The official government machinery of British India assumed the East India Company's governmental functions and absorbed its navy and its armies in 1858. Soon after the defeat of the Spanish Armada in 1588, the captured Spanish and Portuguese ships with their cargoes enabled English voyagers to travel the globe in search of riches. London merchants presented a petition to Queen Elizabeth I for permission to sail to the Indian Ocean; the aim was to deliver a decisive blow to the Portuguese monopoly of Far Eastern Trade. Elizabeth granted her permission and on 10 April 1591 James Lancaster in the Bonaventure with two other ships sailed from Torbay around the Cape of Good Hope to the Arabian Sea on one of the earliest English overseas Indian expeditions. Having sailed around Cape Comorin to the Malay Peninsula, they preyed on Spanish and Portuguese ships there before returning to England in 1594; the biggest capture that galvanised English trade was the seizure of the large Portuguese Carrack, the Madre de Deus by Sir Walter Raleigh and the Earl of Cumberland at the Battle of Flores on 13 August 1592.
When she was brought in to Dartmouth she was the largest vessel, seen in England and her cargo consisted of chests filled with jewels, gold, silver coins, cloth, pepper, cinnamon, benjamin, red dye and ebony. Valuable was the ship's rutter containing vital information on the China and Japan trades; these riches aroused the English to engage in this opulent commerce. In 1596, three more English ships were all lost at sea. A year however saw the arrival of Ralph Fitch, an adventurer merchant who, along with his companions, had made a remarkable fifteen-year overland journey to Mesopotamia, the Persian Gulf, the Indian Ocean and Southeast Asia. Fitch was consulted on the Indian affairs and gave more valuable information to Lancaster. On 22 September 1599, a group of merchants met and stated their intention "to venture in the pretended voyage to the East Indies, the sums that they will adventure", committing £30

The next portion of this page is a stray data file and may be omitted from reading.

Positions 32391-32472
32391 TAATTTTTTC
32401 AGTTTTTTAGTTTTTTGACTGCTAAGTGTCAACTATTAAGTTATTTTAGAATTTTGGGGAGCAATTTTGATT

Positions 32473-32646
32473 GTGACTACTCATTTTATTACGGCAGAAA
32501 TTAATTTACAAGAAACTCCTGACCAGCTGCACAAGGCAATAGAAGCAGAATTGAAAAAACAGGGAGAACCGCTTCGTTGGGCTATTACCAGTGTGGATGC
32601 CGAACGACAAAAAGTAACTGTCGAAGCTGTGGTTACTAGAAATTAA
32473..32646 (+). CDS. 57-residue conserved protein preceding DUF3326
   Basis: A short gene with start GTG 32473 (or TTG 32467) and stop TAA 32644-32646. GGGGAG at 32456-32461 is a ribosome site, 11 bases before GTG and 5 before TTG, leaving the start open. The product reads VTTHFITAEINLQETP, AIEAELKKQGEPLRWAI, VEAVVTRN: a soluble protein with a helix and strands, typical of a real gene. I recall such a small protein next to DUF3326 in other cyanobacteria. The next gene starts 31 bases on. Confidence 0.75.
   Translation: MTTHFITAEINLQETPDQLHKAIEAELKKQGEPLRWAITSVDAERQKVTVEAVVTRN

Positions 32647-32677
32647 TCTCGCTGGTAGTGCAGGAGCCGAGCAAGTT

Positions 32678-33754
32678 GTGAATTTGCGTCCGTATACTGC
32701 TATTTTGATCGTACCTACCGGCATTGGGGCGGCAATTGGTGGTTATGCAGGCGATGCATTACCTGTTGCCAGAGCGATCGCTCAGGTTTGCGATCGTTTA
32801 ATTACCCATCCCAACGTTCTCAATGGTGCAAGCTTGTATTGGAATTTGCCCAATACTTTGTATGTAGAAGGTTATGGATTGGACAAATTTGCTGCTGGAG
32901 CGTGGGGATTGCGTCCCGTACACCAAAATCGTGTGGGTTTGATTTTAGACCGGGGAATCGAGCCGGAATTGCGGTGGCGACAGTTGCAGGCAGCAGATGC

Gujarat University is a state university situated at Ahmedabad, India. The university is an affiliating university at the under-graduate level and a teaching university at the postgraduate level, it is accredited B++ by NAAC. It was established in 1949. Many leaders like Mahatma Gandhi, Sardar Patel, Anandshankar Dhruv, Ganesh Vasudev Mavalankar and Kasturbhai Lalbhai recommended formation of the university in the 1920s, the university was established soon after the independence of India. Gujarat University was evolved out of Ahmedabad Education Society, a major educational organisation of Gujarat then. Gujarat University was formed under the Gujarat University Act of the Government of Gujarat in 1949 as a teaching and affiliating university, it was established under the recommendation of a committee headed by Ganesh Vasudev Mavalankar for rearrangement of university education in Bombay State. Many universities were established which resulted in decrease in jurisdiction of Gujarat University, it is an affiliating university at the under-graduate level and a teaching one at the post-graduate level.